The popular Tank Craft series is aimed primarily at the modeller and model engineer but its subject coverage has been making it very popular with military history enthusiasts also. This new addition to the series covers the British Chieftain Main Battle Tank – Very Highly Recommended
NAME: Chieftain, British Cold War Main Battle Tank FILE: R2917 AUTHOR: Robert Jackson PUBLISHER: Pen and Sword, Tank Craft BINDING: soft back PAGES: 64 PRICE: £14.99 GENRE: Non Fiction SUBJECT: Chieftain, BAOR, Middle East, Op Granby, Cold War, gun tank, British Army, Kuwait, Iranian Army, Iraqi Army, Jordanian Army, Op Desert Storm, bridge layer, AVRE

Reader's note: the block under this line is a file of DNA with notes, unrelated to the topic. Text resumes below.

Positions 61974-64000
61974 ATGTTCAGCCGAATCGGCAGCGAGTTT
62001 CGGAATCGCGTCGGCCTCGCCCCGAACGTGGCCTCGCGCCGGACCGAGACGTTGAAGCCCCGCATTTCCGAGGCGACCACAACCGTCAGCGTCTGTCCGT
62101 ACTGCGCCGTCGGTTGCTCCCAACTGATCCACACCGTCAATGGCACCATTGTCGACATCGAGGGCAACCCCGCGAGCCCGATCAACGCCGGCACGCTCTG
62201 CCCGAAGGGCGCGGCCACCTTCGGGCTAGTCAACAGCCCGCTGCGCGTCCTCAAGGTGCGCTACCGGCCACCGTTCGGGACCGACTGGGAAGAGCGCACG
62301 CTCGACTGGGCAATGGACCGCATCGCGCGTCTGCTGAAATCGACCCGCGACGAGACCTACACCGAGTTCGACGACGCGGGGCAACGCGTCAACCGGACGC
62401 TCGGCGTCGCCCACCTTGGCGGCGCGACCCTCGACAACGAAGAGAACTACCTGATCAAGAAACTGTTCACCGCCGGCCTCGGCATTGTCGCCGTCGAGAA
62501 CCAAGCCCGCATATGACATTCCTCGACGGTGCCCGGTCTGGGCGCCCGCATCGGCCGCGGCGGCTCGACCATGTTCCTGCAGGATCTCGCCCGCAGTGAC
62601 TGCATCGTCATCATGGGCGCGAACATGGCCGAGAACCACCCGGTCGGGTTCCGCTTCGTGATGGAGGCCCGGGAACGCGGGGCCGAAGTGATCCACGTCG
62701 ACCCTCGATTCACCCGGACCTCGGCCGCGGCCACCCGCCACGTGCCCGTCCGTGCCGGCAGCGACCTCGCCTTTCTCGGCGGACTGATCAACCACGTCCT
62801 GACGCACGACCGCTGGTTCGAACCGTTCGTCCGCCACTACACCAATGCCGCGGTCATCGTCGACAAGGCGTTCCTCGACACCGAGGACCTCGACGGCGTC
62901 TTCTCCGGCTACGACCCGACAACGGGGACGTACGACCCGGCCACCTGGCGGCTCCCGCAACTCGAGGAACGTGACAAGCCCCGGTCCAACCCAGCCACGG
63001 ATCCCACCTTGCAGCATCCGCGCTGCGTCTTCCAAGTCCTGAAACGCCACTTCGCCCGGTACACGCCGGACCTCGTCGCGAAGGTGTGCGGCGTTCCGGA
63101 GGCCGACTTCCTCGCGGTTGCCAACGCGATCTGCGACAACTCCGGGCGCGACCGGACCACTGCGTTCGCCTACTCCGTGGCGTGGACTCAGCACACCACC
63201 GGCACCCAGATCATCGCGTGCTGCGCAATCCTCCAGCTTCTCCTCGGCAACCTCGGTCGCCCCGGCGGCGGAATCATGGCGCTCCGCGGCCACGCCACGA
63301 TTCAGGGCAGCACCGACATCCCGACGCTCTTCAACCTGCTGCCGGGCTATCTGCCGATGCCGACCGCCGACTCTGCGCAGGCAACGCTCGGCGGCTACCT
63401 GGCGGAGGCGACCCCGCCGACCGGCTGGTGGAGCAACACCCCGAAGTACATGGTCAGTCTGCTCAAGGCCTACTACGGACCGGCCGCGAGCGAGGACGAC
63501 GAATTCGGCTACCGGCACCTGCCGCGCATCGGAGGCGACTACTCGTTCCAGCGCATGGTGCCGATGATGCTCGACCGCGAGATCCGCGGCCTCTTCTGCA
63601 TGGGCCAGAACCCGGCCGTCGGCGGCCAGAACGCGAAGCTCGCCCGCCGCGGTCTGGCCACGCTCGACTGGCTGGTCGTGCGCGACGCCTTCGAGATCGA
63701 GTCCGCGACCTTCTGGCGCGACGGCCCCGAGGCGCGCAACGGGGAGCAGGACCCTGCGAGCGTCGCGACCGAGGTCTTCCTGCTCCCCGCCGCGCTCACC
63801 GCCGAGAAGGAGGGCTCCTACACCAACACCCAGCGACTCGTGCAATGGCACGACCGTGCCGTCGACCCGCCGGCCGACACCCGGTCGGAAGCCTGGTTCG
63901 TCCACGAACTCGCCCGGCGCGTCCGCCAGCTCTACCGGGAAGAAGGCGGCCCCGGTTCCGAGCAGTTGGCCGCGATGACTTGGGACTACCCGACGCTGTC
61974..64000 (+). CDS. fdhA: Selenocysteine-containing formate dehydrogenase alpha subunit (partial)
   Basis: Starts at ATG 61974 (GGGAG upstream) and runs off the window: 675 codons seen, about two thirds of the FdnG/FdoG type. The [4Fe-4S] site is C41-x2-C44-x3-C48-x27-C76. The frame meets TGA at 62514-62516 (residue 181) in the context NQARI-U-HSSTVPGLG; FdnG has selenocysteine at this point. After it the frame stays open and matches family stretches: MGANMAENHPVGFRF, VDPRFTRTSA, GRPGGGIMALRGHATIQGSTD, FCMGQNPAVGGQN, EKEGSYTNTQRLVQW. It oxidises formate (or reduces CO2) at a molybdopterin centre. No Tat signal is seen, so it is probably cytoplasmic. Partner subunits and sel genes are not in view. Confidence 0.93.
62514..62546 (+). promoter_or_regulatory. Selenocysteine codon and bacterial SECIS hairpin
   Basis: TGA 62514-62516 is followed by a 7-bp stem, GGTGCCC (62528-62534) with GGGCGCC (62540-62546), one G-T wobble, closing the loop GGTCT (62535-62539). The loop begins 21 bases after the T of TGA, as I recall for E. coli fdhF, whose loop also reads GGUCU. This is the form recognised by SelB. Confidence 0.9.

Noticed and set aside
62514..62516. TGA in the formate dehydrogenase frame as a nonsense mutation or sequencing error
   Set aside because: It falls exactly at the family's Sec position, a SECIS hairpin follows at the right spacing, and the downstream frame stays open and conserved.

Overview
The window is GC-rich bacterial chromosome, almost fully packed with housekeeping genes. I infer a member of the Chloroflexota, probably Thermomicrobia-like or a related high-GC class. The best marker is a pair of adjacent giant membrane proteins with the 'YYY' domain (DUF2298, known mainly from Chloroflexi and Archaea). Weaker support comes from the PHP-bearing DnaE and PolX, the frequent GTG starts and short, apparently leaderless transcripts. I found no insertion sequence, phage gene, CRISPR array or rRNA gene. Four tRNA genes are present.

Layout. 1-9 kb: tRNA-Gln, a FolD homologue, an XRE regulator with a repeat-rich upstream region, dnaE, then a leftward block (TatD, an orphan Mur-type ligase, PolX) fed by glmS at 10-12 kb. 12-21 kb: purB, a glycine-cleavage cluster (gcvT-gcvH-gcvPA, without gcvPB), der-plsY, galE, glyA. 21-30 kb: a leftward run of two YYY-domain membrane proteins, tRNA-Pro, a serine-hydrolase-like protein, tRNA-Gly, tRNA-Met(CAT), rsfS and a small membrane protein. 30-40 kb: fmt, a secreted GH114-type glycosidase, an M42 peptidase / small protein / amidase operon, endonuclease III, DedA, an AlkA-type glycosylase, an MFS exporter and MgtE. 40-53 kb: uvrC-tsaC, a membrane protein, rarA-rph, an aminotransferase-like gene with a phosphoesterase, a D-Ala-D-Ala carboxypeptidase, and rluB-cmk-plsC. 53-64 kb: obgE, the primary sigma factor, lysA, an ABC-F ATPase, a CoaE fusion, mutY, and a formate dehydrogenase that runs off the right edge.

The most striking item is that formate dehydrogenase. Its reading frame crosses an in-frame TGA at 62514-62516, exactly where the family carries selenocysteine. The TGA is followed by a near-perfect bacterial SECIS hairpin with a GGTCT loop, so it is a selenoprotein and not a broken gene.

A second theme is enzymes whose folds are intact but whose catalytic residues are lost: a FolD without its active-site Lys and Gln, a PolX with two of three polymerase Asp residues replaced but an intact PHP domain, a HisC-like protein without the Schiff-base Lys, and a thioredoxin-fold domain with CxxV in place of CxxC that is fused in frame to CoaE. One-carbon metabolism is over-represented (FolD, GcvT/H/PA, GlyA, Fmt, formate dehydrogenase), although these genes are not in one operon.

IMAGE: B2917.jpg BUYNOW: tinyurl.com/y4ggwk8p LINKS: DESCRIPTION: The popular Tank Craft series is aimed primarily at the modeller and model engineer but its subject coverage has been making it very popular with military history enthusiasts also. This new addition to the series covers the British Chieftain Main Battle Tank – Very Highly Recommended Our review of “Chieftain” from MMPBooks should be read in comparison with this review. Both books provide unique coverage of the same subject and are complimentary. MMPBooks are well known for their books aimed at modellers but, in this case, the MMPBooks Chieftain has less specific detail for modellers but does have a detailed history of the Chieftain. Pen & Sword who are well known for their extensive military history catalogue have, in this case, published a book that has detailed information for the modeller, but a concise history of the Chieftain. The two books fit very neatly together and could almost be Vol I and Vol II from one publisher. The Chieftain was the major British MBT during the Cold War it had a tough act to follow from the Centurion which it was to replace. The Centurion was designed, but delivered too late, for WWII and was the outstanding tank of its generation, especially when up-gunned to the highly effective British 105mm gun. Unfortunately it was not a match for Soviet heavy tanks and the Conqueror was built in much smaller numbers to deal with that issue. The heavy armour and 120mm gun of the Conqueror were able to counter Soviet heavy tanks but it lacked the speed and agility of the Centurion. It was also spread thin through British armoured regiments. The Chieftain was to fill both roles and it was a masterpiece of armoured engineering, although not without flaws or teething troubles. The Chieftain had a good performance across all terrains and the 120mm gun was highly effective. However, the major advance was in a fire control system that was able to perform in all light and weather conditions with excellent visual aids and these included a system to measure barrel droop and then calculate to compensate, the long steel tube changing shape with temperature changes, giving a high level of accuracy in static positions and when firing on the move with its ability to adjust for the position of the hull at any time, remaining locked onto the target. The basic design was also very suitable for adaptation into specialist versions including bridge layers and AVRE adaptations. This new book provides much illustration, including many full colour sketches commissioned for the book. As with other books in the Tank Craft series, photographs are of Chieftains and of models built in various scales to reproduce the real tank. There is detailed coverage of available model kits and in the whole this is an excellent treatment of the Chieftain and models of it.